Trier on the banks of the Moselle, in the Rhineland-Palatinate region of Germany, is the country's oldest city, dating from Roman times. In 2019, it had 112,000 inhabitants.
Trier is rich in ruins from the Roman Empire (protected by UNESCO), such as the Porta Nigra, the Roman baths and Roman amphitheater. As Trier was founded by the Romans as Augusta Treverorum, it can claim the title of "oldest German city". And unlike the somewhat provincial and quaint feel the town exudes today, it was actually one of the centers of power during the Imperial Crisis of the Third Century and certainly the most important Roman town of the province of Germania.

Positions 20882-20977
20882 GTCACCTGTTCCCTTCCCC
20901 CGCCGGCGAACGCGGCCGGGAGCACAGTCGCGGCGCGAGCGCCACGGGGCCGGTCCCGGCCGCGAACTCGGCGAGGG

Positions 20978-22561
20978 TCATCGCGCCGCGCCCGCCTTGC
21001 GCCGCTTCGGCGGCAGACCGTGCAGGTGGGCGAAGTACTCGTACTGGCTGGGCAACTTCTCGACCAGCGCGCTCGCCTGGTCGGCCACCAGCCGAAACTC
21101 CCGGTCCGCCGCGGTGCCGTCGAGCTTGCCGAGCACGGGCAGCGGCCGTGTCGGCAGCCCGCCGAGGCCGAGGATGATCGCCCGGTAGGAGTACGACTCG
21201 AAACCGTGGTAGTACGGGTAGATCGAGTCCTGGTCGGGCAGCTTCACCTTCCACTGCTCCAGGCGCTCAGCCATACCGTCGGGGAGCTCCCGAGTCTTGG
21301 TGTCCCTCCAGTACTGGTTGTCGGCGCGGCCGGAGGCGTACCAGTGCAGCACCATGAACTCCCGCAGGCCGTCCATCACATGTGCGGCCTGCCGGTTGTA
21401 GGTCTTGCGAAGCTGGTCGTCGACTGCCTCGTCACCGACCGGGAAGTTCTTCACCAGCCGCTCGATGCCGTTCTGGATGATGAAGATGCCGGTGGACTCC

Besides its ample Roman heritage, Trier is also known as the birth place of Karl Marx, a fact that the city has had difficulty grappling with during more anti-communist times but now widely markets for tourism.